The Canadian Centre for Policy Alternatives study says Canada is heading towards a "staples trap," whereby the more quickly bitumen is exported, the less diversified and productive the economy becomes.
The study's authors also warn of a looming "carbon trap" in which the Canadian economy is so closely linked to carbon-producing industries that it becomes difficult to adopt measures to deal with climate change.
"What goes up always comes down where commodities are concerned," co-author Jim Stanford, an economist with the Canadian Auto Workers, said in an interview.
"Our concern is that Canadian policy makers who were so quick to jump on the bandwagon of us becoming an energy superpower forgot those lessons of the potential downside of a staples-based strategy for our whole economy."
A big danger facing the oil industry is shrinking markets for fossil fuels as a result of global efforts to address climate change, says the report.
The report was co-written with Tony Clarke, head of the left-leaning Polaris Institute; Diana Gibson, former research director of the Parkland Institute in Alberta; and Brendan Haley, a PhD candidate at Carleton University in Ottawa.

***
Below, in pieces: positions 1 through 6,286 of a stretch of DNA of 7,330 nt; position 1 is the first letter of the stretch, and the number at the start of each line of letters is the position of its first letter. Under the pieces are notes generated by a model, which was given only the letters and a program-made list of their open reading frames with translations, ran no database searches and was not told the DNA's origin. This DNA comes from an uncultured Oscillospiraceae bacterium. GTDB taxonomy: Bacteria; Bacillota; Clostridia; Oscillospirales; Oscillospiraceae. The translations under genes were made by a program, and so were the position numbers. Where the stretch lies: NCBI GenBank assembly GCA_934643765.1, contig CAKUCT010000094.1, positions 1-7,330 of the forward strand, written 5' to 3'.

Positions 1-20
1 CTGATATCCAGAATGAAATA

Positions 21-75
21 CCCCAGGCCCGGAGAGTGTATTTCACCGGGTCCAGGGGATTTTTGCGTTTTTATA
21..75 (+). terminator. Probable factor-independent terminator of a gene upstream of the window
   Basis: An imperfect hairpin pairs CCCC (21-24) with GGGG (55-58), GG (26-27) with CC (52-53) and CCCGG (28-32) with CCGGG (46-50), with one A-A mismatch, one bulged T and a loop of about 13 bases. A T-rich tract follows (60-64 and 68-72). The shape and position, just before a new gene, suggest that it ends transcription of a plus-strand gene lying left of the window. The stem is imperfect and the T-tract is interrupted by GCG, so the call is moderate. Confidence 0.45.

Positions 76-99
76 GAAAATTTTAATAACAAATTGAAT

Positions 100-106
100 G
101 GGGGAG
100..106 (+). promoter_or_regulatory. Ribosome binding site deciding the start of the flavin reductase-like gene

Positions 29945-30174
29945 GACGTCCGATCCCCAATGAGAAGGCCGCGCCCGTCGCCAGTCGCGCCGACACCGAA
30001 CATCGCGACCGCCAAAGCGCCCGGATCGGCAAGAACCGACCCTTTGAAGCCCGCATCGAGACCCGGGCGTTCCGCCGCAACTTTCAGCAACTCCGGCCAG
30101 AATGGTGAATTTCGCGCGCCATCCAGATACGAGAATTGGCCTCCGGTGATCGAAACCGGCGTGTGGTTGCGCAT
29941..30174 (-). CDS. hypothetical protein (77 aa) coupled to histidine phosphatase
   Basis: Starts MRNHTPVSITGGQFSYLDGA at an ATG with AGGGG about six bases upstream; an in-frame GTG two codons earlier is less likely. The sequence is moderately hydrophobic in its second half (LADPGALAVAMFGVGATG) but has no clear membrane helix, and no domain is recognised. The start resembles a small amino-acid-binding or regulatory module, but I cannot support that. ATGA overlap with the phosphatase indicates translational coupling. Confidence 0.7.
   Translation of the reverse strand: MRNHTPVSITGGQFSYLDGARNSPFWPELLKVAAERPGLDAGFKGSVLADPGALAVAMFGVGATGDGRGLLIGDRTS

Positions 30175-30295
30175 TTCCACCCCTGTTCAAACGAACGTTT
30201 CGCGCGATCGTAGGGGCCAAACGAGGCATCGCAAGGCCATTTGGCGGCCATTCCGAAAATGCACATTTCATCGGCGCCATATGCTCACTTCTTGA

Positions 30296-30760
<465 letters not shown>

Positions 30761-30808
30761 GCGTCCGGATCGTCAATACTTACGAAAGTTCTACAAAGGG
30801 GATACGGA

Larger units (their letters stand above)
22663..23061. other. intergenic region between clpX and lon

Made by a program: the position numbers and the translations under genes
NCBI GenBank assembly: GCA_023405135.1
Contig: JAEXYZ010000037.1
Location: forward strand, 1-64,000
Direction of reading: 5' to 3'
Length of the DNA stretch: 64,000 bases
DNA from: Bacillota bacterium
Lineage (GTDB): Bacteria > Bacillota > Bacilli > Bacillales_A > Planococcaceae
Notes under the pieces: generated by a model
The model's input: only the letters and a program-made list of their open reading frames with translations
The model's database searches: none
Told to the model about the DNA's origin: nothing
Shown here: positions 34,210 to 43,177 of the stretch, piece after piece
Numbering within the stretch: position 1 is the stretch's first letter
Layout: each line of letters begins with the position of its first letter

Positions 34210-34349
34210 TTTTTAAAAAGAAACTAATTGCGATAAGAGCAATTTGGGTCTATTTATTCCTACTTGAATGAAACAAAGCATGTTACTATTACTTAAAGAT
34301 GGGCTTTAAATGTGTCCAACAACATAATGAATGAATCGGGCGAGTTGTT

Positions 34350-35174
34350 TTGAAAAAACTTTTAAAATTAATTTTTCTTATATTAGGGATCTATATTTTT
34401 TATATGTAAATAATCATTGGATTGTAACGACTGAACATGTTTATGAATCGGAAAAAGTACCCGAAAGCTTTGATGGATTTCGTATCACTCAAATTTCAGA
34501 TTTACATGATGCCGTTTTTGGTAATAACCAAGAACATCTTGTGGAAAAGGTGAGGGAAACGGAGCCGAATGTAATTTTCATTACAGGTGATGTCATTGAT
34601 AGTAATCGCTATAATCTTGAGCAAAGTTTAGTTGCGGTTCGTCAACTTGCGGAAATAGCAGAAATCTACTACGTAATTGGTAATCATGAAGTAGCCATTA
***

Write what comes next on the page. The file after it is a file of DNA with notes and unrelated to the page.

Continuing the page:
Countries that rely too heavily on raw materials can fall into a dangerous cycle, they argue.
"Staples-based economies must make enormous fixed-cost investments in production and transportation infrastructure, generally undertaken by large, often foreign-owned companies," the report says.
"To pay off these overhead costs and reward investors, staples industries face an enormous motivation to produce and export their staple faster."
Doing so can drive down the price.
Investing so much into one industry can also cause others to wither, say the authors, who point to manufacturing as one industry that has suffered from a high Canadian dollar linked to soaring oil prices.
"The brunt of resource-driven sectoral restructuring in Canada's economy has clearly been borne by the manufacturing sector," the report says.
The report recommends tighter regulations and control of the oilsands to slow development, and transitioning to a low-carbon economy in which governments play a greater role than they now do.
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